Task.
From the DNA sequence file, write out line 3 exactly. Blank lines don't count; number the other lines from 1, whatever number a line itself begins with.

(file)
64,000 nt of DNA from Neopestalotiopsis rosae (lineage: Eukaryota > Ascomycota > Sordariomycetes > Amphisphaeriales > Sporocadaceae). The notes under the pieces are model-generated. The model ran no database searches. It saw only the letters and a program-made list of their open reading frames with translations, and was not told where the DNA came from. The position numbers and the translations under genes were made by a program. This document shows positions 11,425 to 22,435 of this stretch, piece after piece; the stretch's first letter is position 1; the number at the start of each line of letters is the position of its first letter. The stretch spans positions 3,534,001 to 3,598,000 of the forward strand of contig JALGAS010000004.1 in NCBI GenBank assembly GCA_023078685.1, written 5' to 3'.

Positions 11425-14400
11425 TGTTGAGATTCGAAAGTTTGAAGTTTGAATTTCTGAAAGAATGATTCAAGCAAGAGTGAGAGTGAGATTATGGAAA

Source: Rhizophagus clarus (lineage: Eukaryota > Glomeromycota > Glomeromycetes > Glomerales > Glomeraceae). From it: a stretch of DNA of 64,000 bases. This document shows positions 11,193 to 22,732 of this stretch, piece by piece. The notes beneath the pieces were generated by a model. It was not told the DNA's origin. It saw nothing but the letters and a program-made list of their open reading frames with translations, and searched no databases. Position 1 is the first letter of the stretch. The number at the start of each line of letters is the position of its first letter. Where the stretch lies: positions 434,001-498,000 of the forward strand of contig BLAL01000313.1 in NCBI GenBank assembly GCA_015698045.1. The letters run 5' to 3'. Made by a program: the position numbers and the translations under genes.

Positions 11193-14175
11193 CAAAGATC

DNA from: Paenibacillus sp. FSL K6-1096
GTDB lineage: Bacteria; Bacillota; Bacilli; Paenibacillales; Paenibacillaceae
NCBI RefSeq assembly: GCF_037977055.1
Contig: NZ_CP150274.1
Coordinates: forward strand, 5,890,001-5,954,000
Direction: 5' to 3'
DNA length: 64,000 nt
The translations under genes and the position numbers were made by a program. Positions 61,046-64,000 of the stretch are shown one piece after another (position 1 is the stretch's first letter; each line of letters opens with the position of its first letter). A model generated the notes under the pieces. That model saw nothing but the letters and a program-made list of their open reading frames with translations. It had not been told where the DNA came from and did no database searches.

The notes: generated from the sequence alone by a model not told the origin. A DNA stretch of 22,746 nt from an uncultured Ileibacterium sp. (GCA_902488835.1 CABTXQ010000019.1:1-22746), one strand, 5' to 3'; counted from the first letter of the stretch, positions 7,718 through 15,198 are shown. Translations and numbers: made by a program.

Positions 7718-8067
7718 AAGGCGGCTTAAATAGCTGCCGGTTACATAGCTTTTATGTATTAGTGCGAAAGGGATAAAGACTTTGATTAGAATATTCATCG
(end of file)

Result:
11425 TGTTGAGATTCGAAAGTTTGAAGTTTGAATTTCTGAAAGAATGATTCAAGCAAGAGTGAGAGTGAGATTATGGAAA